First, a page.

Description Usage Arguments Value Author(s) References Examples

Given a data matrix and a phenotype of interest, this function performs feature selection to identify features associated with the phenotype of interest in the presence of potential confounding factors. The algorithm first finds the variation in the data matrix not associated with the phenotype of interest (using a linear model), and subsequently performs Independent Component Analysis (ICA) on this residual variation matrix. The number of independent components to be inferred can be prespecified or estimated using Random Matrix Theory. Independent Surrogate Variables (ISVs) are constructed from the independent components and provide estimates of the effect of confounders on the data. If potential confounders are unknown (default NULL option) there will be as many ISVs as there are independent components in the residual variation space. If potential confounders are known (either exactly or subject to error/uncertainty) the algorithm will select only those independent components that correlate with the confounders. If potential confounders are specified it can happen that ISVA will not select any ISVs because none of the independent components correlates with the confounders. In this scenario ISVA should be rerun with the default (NULL) option. The constructed ISVs are finally included as covariates in a multivariate regression model to identify features that correlate with the phenotype of interest independently of the potential confounders.

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`data.m` |
Data matrix: rows label features, columns label samples. It is assumed that number of features is much larger than number of samples. |

`pheno.v` |
Numeric vector of length equal to number of columns of data matrix. At present only numeric (ordinal) phenotypes are supported, so categorical phenotypes are excluded. |

`cf.m` |
Matrix of potential confounding factors. Rows label samples, Columns label confounding factors, which may be numeric or categorical. The default option (NULL) is for the case where potential confounding factors are not known or irrelevant. |

`factor.log` |
A logical vector of same length as columns of |

`pvthCF` |
P-value threshold to call a significant association between an independent surrogate variable and a confounding factor. By default this is 0.01. |

`th` |
False discovery rate threshold for feature selection. By default this is 0.05. |

`ncomp` |
Number of independent surrogate variables to look for. By default this is NULL, and estimation is performed using Random Matrix Theory. |

A list with following entries:

`spv` |
Sorted P-values. |

`rk` |
Ranked index of features. |

`qv` |
Estimated sorted q-values (False Discovery Rate). |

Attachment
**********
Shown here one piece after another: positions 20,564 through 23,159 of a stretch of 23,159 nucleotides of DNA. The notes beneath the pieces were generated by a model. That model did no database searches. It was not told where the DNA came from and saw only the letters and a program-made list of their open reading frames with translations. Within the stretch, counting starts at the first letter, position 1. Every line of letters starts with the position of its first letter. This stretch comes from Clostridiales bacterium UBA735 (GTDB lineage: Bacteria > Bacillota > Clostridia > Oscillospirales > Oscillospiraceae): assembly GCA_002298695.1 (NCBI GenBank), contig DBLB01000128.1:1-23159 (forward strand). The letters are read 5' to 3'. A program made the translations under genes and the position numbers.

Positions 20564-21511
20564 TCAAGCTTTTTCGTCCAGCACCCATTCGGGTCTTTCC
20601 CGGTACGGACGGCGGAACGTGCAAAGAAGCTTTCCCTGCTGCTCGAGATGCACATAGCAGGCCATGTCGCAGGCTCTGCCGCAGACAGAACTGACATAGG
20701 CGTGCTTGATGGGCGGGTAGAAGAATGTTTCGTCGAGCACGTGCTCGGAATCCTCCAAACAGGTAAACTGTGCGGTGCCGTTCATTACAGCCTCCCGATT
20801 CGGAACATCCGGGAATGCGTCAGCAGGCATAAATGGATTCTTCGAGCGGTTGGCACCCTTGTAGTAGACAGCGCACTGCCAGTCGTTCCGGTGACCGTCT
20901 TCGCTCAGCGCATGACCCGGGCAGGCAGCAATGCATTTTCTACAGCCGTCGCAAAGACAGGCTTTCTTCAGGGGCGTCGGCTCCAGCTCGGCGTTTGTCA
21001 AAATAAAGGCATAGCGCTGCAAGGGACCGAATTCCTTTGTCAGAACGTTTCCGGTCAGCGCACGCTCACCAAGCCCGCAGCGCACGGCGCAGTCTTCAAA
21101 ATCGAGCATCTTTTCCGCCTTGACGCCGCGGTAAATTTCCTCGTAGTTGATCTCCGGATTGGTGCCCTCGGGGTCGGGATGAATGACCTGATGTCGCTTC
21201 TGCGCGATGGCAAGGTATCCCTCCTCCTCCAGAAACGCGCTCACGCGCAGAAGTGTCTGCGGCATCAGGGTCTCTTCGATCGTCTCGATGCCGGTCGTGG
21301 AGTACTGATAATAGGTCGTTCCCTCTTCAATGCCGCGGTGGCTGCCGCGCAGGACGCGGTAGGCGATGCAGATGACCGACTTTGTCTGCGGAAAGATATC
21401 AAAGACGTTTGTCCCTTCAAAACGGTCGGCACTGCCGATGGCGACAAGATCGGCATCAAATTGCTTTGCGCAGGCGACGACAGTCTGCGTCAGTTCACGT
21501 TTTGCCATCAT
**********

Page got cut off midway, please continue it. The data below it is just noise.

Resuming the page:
`ndeg` |
Number of differentially altered features. |

`deg` |
Indices of differentially altered features. |

`lm` |
Matrix of significant feature regression statistics and P-values. |

`isv` |
Matrix of selected independent surrogate variables (ISVs). |

`nsv` |
Number of selected ISVs. |

`pvCF` |
P-value matrix of associations between factors (phenotype of interest plus confounding factors) and inferred ISVs. Note that this may be a larger set than the selected ISVs. |

`selisv` |
Column indices of selected ISVs. |

Andrew E Teschendorff

Independent Surrogate Variable Analysis to deconvolve confounding factors in large-scale microarray profiling studies. Teschendorff AE, Zhuang JJ, Widschwendter M. Bioinformatics. 2011 Jun 1;27(11):1496-505.

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### Example
## load required libraries
library(isva)
### load in simulated data
data(simdataISVA);
data.m <- simdataISVA$data;
pheno.v <- simdataISVA$pheno;
## factors matrix (two potential confounding factors, e.g chip and cohort)
factors.m <- cbind(simdataISVA$factors[[1]],simdataISVA$factors[[2]]);
colnames(factors.m) <- c("CF1","CF2");
### Estimate number of significant components of variation
rmt.o <- EstDimRMT(data.m);
print(paste("Number of significant components=",rmt.o$dim,sep=""));
### this makes sense since 1 component is associated with the
### the phenotype of interest, while the other two are associated
### with the confounders
ncp <- rmt.o$dim-1 ;
### Do ISVA
### run with the confounders as given
isva.o <- DoISVA(data.m,pheno.v,factors.m,factor.log=rep(FALSE,2),pvthCF=0.01,
th=0.05,ncomp=ncp);
### Evaluation (ISVs should correlate with confounders)
### modeling of CFs
print(cor(isva.o$isv,factors.m));
### this shows that CFs are reconstructed fairly well
### sensitivity (fraction of detected true positives)
print(length(intersect(isva.o$deg,simdataISVA$deg))/length(simdataISVA$deg));
### PPV (1-false discovery rate)
print(length(intersect(isva.o$deg,simdataISVA$deg))/length(isva.o$deg));
### run not knowing what confounders there are and with ncp=3 say.
isva2.o <- DoISVA(data.m,pheno.v,cf.m=NULL,factor.log=rep(FALSE,2),pvthCF=0.01,
th=0.05,ncomp=3);
### sensitivity (fraction of detected true positives)
print(length(intersect(isva2.o$deg,simdataISVA$deg))/length(simdataISVA$deg));
### PPV (1-false discovery rate)
print(length(intersect(isva2.o$deg,simdataISVA$deg))/length(isva2.o$deg));
``` |

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